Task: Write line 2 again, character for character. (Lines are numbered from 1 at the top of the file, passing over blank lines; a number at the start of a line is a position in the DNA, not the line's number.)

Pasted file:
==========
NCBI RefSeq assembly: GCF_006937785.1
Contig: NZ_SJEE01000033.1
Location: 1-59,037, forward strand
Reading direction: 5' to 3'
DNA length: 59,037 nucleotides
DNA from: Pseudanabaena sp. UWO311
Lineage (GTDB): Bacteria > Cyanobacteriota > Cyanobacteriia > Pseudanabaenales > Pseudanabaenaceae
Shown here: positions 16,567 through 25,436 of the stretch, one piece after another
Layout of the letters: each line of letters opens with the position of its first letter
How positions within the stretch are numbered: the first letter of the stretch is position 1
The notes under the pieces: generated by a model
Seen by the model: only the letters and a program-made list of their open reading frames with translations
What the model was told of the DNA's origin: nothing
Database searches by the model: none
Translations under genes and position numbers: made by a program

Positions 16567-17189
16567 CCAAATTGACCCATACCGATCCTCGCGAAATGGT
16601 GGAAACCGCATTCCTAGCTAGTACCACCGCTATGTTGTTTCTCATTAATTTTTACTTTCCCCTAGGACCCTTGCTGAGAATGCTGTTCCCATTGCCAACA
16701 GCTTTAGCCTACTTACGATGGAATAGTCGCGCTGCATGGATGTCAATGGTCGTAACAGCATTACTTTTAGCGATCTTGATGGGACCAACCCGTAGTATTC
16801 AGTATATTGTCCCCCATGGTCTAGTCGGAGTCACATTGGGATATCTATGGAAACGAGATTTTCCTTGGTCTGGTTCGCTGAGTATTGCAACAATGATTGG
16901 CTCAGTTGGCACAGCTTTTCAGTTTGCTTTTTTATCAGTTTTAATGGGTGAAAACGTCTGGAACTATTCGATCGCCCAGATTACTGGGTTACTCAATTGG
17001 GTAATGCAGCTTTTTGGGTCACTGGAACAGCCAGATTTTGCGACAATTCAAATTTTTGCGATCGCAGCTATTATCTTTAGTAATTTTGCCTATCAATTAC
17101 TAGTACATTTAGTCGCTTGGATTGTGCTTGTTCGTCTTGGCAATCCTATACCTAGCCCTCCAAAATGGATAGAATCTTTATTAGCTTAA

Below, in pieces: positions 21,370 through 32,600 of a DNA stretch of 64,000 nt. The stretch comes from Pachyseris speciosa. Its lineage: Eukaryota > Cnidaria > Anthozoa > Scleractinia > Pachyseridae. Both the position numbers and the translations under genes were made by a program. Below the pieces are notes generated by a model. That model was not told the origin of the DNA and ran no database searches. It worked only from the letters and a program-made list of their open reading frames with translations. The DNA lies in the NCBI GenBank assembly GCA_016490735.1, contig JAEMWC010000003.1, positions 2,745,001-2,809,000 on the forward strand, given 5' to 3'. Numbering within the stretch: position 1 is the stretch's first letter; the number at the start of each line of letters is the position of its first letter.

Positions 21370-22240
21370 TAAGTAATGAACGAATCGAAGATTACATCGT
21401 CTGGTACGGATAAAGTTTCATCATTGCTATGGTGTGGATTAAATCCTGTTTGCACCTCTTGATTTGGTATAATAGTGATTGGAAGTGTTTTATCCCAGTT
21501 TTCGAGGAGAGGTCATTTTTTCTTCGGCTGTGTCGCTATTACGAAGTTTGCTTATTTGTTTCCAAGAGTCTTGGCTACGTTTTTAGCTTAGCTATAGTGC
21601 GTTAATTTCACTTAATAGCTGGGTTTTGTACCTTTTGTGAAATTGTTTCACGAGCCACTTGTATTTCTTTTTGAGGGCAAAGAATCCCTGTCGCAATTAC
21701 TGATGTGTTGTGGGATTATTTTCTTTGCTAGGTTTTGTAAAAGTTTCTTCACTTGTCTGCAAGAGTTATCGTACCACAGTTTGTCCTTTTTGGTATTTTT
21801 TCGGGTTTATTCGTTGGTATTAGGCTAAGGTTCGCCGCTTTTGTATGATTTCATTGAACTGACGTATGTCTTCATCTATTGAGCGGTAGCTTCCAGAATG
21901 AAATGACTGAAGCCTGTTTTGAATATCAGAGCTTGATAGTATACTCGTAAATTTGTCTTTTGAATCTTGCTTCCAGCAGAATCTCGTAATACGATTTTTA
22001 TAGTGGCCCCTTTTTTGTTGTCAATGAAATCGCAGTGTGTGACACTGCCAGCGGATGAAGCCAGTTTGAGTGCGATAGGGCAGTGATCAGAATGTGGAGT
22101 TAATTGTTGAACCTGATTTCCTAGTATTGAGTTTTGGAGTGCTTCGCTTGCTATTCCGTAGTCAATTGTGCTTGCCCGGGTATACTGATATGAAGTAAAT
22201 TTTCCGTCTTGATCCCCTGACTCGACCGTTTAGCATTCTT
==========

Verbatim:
Contig: NZ_SJEE01000033.1